Read the following passage carefully and answer the questions. Certain words/ phrases are given in bold to help you locate themwhile answering some of the questions.

Banks in Australia have a certain upside-down quality to them. Their share prices broke free from the put that dragged down their international rivals during the 200 financial crisis. In recent years, they have soared as others have sagged. Now that big banks in other rich countries are regaining their pose, as in most of the global economy, it is the turn of Australia’s to slide. This topsy-turvy behaviour may yet continue given its worsening outlook. Serving a buoyant domestic economy with none-toofierce competition, Australia’s big four lenders –
Commonwealth Banks, National Australia Bank (NAB), ANZ and Westpac-used to delight shareholders with bumper dividends. But concerns over their balancesheets and exposure to Australia’s housing market have caused their shares to dip. Investors fear that the exceptional circumstances underpinning the vibrant
returns of recent years are coming to an end. The commodity “super-cycle” that boosted both Australia and its banks has fizzled. Unemployment is creeping up. The biggest concern is the health of banks’ mortgage books. Home loans have been fabulously lucrative for Australian banks but this is changing. According to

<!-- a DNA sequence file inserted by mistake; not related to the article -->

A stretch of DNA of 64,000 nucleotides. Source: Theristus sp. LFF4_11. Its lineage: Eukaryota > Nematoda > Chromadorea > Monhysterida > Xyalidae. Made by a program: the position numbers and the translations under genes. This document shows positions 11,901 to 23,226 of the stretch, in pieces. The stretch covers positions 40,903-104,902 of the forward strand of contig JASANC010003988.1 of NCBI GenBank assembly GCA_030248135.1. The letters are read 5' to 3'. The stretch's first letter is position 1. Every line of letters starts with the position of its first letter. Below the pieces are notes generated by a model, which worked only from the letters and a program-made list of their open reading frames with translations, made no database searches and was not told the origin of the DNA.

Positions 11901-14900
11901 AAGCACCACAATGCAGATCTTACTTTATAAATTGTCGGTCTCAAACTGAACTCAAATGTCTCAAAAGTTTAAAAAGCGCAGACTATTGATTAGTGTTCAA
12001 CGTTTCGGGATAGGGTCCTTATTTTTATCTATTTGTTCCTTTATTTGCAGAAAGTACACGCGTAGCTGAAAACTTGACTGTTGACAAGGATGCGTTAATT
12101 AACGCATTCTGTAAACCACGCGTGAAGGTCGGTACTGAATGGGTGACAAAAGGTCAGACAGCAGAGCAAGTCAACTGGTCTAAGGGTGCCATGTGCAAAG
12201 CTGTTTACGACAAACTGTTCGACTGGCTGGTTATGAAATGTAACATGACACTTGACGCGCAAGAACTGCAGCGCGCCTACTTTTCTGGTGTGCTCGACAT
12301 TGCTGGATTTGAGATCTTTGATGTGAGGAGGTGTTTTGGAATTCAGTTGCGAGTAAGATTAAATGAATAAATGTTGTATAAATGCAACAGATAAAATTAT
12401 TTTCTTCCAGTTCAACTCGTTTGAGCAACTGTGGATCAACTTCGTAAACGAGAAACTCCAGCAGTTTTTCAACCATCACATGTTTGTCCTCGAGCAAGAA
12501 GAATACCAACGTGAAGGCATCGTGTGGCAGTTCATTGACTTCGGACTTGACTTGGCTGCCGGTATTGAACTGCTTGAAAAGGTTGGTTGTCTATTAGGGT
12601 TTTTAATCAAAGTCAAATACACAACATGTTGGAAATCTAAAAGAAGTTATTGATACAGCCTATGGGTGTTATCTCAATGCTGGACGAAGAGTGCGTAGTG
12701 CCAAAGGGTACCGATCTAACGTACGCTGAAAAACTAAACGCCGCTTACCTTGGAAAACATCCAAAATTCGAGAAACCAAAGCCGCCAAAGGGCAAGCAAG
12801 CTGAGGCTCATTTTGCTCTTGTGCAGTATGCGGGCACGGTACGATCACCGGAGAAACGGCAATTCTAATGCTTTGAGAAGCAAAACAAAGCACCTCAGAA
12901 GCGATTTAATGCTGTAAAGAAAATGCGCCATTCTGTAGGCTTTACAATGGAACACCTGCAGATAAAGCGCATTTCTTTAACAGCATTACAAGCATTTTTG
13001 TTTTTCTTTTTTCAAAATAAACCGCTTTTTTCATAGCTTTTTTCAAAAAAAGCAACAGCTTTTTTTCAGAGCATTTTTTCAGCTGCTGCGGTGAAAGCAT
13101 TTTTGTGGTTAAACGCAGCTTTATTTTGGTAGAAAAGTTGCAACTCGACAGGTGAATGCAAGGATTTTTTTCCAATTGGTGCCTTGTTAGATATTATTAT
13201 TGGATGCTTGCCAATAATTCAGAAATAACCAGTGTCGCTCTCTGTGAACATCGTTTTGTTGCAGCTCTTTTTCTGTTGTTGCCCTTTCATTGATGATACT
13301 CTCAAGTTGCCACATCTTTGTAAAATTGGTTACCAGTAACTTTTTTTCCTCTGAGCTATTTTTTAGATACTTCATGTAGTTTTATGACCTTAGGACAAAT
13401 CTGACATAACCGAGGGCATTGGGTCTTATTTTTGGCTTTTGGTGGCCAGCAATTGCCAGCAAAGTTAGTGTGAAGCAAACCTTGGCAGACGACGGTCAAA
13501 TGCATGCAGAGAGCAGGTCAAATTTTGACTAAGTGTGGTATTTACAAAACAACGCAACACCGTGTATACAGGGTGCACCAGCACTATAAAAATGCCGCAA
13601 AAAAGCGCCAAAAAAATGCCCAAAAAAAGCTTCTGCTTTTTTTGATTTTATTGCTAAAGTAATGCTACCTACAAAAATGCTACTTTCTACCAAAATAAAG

analysts, return on them top 50%, which would make even precrisis Wall Street bankers happy. No wonder, then that domestic home loans now represent 40-60% of Australian banks assets, up from 15 30% in the early 1990s. Mortgages in New Zealand account for another 5-10%. A growing number of loans are going to
property speculators or to a homeowners paying back only the interest on their loan. Recent stress test suggested that a property downturn would ravage banks. Regulators trot about the lack of diversification in banks, especially given their dependence on foreign money for funding. They want banks to curb growth in the riskiest mortgages and to finance them with more equity and less debt. A government inquiry into the Australian financial system called for banks to be better capitalised. Collectively, Australian banks may need as much as A$40 billion
In fresh capital to meet regulators demands. The big four are still highly profitable and their returns will remain better than most despite all the new equity they will have to raise. After all, banks around the world are being forced to fund themselves with more equity. Aussie borrowers are less likely to default on mortgages than American ones, as lenders have a claim on all their assets, not just the property in question. But there are other concerns as well. Credit growth in Australia is slowing. Expansion into crowded Asian market seems difficult which leaves little scope for diversification. If they cannot make banks less dependent on mortgages, regulators will have to find other ways to make them safer.

Question 49

Which of the following best describes the regulator’s view of Australia’s economy?

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